Hundreds of people say taking the antipsychotic Abilify made them compulsive. They claim the medication created compulsive behaviors, including gambling, eating, sex and spending. They have filed lawsuits against Bristol-Myers Squibb and Otsuka Pharmaceutical Co. saying they weren’t adequately warned. More than 1,600 pending Abilify lawsuits may end in a settlement soon.
If you or a loved one suffered from adverse events like compulsive behaviors after Abilify use, you may be eligible for compensation.
*UPDATE: A September 2018 deadline to create a framework for a global Abilify settlement passed without an announcement from either side. The court is still moving forward with plans for a second round of bellwether trials. Attorneys on both sides are narrowing a list of potential test cases to 10 candidates by December 2018.
Abilify is a drug used to treat psychological conditions, including schizophrenia and mania. But for some people, the medication causes other psychological problems. This can ruin lives.
Hundreds of people have filed Abilify lawsuits. They say Abilify caused them to compulsively gamble, spend money or eat. Lawsuits accuse the drug’s makers of failing to warn patients and doctors that Abilify can cause these and other compulsive behaviors.
Other compulsive behaviors covered in the lawsuits include suicide attempts and thoughts, as well as compulsively viewing pornography and playing video games.
Abilify lawsuits also blame the drug for tardive dyskinesia. This condition causes involuntary movements.
As of September 2018, a total of 1,675 Abilify lawsuits were pending in federal court, according to the U.S. Judicial Panel on Multidistrict Litigation. Those cases are organized into multidistrict litigation.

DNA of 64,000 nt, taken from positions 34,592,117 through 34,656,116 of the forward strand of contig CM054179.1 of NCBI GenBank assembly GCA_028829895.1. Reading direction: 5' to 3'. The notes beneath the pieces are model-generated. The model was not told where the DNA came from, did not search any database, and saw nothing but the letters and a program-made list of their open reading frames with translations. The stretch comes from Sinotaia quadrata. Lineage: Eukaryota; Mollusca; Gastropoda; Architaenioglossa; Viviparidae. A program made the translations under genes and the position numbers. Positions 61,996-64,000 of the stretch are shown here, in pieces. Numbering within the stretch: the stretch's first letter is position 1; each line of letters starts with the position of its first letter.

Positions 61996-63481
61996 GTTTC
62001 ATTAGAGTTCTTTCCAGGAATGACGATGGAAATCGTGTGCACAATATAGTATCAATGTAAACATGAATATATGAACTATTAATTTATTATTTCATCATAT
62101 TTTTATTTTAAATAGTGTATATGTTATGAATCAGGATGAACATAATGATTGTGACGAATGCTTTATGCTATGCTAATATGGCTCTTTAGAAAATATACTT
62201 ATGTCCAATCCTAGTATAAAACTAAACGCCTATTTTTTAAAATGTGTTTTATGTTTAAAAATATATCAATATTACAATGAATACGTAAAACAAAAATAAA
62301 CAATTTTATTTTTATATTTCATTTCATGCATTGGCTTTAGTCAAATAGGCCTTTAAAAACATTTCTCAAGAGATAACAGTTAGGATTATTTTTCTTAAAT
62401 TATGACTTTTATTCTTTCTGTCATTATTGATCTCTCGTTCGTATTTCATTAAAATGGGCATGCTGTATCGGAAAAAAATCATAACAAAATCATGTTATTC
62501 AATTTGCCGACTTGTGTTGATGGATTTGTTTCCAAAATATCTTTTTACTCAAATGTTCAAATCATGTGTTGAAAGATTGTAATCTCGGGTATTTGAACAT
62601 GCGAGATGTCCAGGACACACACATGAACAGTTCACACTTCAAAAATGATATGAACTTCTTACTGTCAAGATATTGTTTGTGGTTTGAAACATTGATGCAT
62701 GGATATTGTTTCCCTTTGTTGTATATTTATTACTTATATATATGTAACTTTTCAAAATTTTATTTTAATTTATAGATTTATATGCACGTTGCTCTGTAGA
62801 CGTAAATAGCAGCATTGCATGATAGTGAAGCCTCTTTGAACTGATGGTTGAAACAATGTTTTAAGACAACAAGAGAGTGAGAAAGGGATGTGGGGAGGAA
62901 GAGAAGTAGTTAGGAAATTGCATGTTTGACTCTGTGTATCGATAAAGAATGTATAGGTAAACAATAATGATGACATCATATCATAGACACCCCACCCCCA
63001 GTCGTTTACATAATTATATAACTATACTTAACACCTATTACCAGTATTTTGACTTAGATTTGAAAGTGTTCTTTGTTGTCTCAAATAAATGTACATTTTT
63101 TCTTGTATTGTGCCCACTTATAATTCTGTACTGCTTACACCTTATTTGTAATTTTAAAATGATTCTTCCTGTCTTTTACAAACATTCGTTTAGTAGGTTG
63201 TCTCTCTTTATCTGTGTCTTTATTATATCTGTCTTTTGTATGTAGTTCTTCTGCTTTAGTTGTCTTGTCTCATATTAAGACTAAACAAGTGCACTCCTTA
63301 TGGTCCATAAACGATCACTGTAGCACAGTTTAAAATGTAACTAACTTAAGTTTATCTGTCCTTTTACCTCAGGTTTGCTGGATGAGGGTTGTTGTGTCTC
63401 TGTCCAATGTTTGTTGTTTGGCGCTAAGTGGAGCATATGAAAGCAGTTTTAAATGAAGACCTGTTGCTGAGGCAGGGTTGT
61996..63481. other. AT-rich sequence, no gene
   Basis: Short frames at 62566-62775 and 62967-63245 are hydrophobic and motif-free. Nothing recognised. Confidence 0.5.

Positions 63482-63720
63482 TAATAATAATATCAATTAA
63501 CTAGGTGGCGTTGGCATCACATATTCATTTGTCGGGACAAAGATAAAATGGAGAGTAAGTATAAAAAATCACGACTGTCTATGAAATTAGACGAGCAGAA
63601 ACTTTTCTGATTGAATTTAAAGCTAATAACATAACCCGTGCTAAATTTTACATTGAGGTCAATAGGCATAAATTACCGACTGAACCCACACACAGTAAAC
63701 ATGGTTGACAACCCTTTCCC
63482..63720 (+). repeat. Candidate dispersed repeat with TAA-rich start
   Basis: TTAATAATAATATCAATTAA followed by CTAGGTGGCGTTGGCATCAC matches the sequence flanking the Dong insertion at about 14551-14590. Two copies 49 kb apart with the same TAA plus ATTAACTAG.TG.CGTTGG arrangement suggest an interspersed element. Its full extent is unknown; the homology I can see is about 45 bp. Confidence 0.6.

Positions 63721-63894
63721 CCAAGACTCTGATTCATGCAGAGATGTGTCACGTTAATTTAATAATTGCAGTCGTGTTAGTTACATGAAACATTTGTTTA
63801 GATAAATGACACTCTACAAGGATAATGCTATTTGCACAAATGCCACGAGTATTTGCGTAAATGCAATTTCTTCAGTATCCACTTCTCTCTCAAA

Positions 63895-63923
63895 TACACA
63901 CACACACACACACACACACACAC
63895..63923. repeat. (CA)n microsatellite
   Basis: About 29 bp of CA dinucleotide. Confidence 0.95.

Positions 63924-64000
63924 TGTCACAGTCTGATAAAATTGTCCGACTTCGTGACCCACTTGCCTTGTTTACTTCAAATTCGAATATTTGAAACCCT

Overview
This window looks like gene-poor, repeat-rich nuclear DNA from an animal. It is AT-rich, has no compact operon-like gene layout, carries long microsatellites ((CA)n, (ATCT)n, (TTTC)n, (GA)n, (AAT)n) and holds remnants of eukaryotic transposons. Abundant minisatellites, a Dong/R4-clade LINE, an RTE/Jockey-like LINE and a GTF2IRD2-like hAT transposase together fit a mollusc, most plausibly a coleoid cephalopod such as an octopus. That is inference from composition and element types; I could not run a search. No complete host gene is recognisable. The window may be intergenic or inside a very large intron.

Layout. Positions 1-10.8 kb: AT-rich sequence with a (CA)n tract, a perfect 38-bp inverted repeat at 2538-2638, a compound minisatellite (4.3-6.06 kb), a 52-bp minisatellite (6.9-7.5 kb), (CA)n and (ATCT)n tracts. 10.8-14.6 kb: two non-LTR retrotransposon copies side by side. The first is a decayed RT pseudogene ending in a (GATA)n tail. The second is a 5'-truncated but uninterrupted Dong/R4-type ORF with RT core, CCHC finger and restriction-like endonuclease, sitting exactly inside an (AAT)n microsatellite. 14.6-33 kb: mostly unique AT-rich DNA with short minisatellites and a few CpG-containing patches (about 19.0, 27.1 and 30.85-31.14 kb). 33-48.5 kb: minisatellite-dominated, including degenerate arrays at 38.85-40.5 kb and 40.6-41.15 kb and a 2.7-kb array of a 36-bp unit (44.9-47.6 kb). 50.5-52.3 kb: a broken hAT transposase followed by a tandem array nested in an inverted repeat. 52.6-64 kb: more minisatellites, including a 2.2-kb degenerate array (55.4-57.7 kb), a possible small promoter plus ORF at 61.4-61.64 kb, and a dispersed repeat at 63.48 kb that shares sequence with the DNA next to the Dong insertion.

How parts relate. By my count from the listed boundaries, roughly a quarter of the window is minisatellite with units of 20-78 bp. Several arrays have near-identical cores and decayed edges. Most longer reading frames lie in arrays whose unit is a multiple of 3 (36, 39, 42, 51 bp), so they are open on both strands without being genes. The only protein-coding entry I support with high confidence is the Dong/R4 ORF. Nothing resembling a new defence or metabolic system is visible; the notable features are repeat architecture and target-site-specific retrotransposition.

Multidistrict litigation (MDL) is the method federal courts use to manage large numbers of lawsuits involving the same issues and defendants. A judge in the Northern District of Florida is presiding over the Abilify MDL.
On May 2, 2018, Chief U.S. District Judge M. Casey Rodgers ordered the parties in the Abilify MDL to finalize a framework for a global Abilify settlement. Attorneys representing both sides were given until Sept. 1, 2018, to hammer out the details. The deadline passed without an announcement from either side.
At the same time, the court had continued moving forward with plans for bellwether trials. Attorneys were told to have a list of 10 potential cases for the court to consider by December 2018.
Abilify lawyers continue to accept new cases of people who experienced compulsive behaviors, suicidal thoughts or involuntary movements.
Bristol-Myers Squibb Company and Otsuka Pharmaceutical Co. are the two companies responsible for Abilify. Bristol-Myers Squibb says in Securities and Exchange Commission filings that the companies are facing Abilify lawsuits in various state courts, as well as in Canada.